The Pinto Mountain Fault is the longest (approximately 110 km) east-trending fault in the southern Mojave Desert. Its western terminus meets the north branch of the San Andreas Fault (also called the Mission Creek Fault) (Dibblee, 1967a; 1975) and is considered to extend east to meet the northwest-trending Sheep Hole Fault. Surface fault breakage has been well documented between its intersection with the Mission Creek Fault and the Mesquite Fault; however, east of the Old Dale site its surface trace is not exposed (Figure 5). This most eastern extension is considered buried; the only evidence of its existence is the linear escarpment along the northern Pinto Mountains (Powell, 1993). The Pinto Mountain Fault has accumulated a maximum of 16 km of leftlateral displacement (Dibblee, 1968a Hopson, 1996). Of this, 9 km occurred since Pleistocene time based on offset of the Pleistocene quartzite- and basaltbearing fanglomerates (Dibblee, 1968a; Grimes, 1987). The accumulated 16 km of displacement is based on fault restoration of the Proterozoic and Mesozoic crystalline basement rocks—specifically, the realignment of the quartz monzonite of Twentynine Palms, monzogranite of Queen Mountain, the zone of Pinto gneiss intruded by monzogranite of Queen Mountain, White Tank monzogranite, and the igneous and metamorphic complex of the Little San Bernardino Mountains. Evidence that points to the age of initiation of the Pinto Mountain Fault is not well defined; however earliest movement may be no older than 7.3 million years (Grimes, 1987). This is indicated by deformed arkose and conglomerate deposits identified by Grimes (1987). Bedding units in these rocks are verticaldipping (Photo 2), cut by the Pinto Mountain Fault between Yucca and Morongo valleys and have been correlated with the Old Woman Sandstone named by
At least three kinds of Holocene (less than 11,000 years old) deposits are recognized in Morongo Basin and along the Pinto Mountain Fault: fluvial (mostly alluvial-fan and streamwash), lacustrine (playa), and eolian (windblown) (Bacheller, 1978; Grimes, 1987; Howard and Allen, 1988; Howard and others, in press). The presence of lateHolocene sedimentary deposits along the Pinto Mountain Fault indicates that modern sedimentation is occurring. Holocene fluvial deposits occur as alluvial fans and stream wash deposits along the front of the Pinto Mountains. They are identified by the bar-and-swale geomorphic surfaces and are made of poorly sorted sand, gravel, cobbles and boulders (Howard and Allen, 1988; Howard and others, in press). The fluvial deposits are shown as Basin Fill deposits in Figures 2-5. The lacustrine or playa deposits are recognized in Yucca Valley and Dale Lake (Bacheller, 1978; Grimes, 1987). They are characterized by grayish brown fine-grained sand, silt and clay, and lack shoreline features. Eolian deposits are made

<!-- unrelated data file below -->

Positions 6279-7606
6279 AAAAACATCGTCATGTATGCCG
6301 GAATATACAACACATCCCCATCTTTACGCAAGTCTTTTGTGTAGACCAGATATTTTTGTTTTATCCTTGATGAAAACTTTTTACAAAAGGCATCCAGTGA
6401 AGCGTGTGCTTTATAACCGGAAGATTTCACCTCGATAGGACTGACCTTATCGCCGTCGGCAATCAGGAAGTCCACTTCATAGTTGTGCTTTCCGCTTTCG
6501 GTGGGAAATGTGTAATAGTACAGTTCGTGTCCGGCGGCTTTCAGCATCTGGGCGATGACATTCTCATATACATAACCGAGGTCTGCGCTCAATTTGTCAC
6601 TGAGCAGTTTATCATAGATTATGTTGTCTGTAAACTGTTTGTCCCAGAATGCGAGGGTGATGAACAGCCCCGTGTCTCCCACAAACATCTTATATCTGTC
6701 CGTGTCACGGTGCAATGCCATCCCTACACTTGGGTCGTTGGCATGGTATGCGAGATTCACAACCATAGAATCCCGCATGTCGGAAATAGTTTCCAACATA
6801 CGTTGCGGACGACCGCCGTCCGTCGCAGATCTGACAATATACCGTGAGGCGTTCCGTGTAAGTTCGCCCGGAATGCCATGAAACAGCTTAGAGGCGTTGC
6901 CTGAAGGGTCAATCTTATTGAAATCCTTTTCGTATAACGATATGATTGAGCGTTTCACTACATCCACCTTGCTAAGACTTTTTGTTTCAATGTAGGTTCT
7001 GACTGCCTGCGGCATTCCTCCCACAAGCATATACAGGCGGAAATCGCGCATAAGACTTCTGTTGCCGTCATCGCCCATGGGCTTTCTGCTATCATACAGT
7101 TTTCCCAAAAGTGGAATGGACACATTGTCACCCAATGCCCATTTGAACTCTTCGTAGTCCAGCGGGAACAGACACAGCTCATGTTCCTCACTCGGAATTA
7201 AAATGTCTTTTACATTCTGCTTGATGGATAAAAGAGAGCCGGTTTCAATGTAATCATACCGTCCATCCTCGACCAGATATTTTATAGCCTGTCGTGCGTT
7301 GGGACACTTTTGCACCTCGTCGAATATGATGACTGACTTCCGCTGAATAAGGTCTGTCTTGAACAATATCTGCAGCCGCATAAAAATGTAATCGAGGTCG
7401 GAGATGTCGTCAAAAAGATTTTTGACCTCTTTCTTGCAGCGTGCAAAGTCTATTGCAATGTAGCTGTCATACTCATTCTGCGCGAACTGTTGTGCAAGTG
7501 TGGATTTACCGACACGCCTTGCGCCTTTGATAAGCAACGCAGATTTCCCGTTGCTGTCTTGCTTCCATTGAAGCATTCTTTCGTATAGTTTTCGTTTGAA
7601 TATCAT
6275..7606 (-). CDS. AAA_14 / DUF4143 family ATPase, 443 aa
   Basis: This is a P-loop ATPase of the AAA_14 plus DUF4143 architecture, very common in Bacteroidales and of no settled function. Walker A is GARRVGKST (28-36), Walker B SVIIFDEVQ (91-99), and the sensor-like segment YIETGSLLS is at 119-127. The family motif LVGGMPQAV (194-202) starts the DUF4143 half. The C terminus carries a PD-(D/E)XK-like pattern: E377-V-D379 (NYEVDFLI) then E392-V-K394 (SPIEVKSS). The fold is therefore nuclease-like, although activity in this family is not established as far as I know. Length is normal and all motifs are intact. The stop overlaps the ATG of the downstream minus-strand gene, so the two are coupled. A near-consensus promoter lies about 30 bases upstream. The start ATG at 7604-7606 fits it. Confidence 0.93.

Grimes (1987) mapped and described three probable Pleistocene deposits that are included as undiffer-
Dibblee (1967a) for exposures found a few kilometers to the north (Grimes, 1987). The Old Woman Sandstone underlies the 7.3-million-year old Pioneertown Basalt. The Pinto Mountain Fault appears to cut the northwest-trending faults in the Mojave Desert with two possible exceptions: the Johnson Valley Fault and the Mesquite Lake Fault. Aftershock epicenters indicate the rightlateral strike-slip Johnson Valley Fault propagated south across the Pinto Mountain Fault, identified as the Eureka Peak Fault, during the June 1992 Landers earthquake near Yucca Valley. This is suggested by two things: the Johnson Valley Fault's alignment with the Eureka Peak Fault and by focal mechanisms that indicate events from this sequence extend southward across the Little San Bernardino Mountains to the San Andreas Fault. The focal mechanisms exhibit right-lateral strike-slip faulting along steeply dipping north- to northnorthwest-striking faults (Hauksson and others, 1993). The Mesquite Lake Fault offsets the Pinto Mountain Fault 1.5 km based on geologic mapping (Bacheller, 1978). Its southern extension, south of the Pinto Mountain Fault, is interpreted to be the west-dipping Twentynine Palms Mountain Fault (Figure 4), which uplifts and thrusts Twentynine Palms Mountain eastward (Howard and others, in press).
Photo 2. Arkose alluvial sandstone and gravel beds adjacent to the Pinto Mountain Fault near Yucca Valley. These beds have been tilted to vertical and may represent the first motion on the Pinto Mountain Fault. Professor Perry L. Ehlig for scale. Photo by R. F. Hopson.
ectonic geomorphology involves the study of the earth's landforms resulted from tectonic processes such as faulting, folding and uplift. In order to unravel an area's tectonic history by studying its landforms, one must also understand the weathering process or the amount and rate of degradation the surface has undergone. The degree to which these landforms or constructional features have been obscured can be used to determine their age relative to other landforms that have lesser or greater amount of degradation, provided one takes into account the relative resistance to erosion of the landform's material (Yeats and others, 1997). In this way, tectonic geomorphology can yield insights about movement along faults, which includes the nature, timing, and distribution of faulting. Landforms identified along the Pinto Mountain Fault and useful geo-
morphic indicators for identification and characterization of the activity along the fault are described below. The block diagram illustrates some of these landforms (Figure 6). Fault Scarps Fault scarps are steep slopes or cliffs formed directly by movement along a fault; they represent the exposed surface of the fault before it is modified by erosion. Generally the less eroded or more 'fresh' the scarp is, the more recently it has moved. Fault scarps developed in Quaternary alluvium at several locations along the Pinto Mountain Fault. The best preserved scarp is at the Oasis of Mara in Twentynine Palms, the location of the Joshua Tree National Park visitor center. The scarp is about 2.5 m high and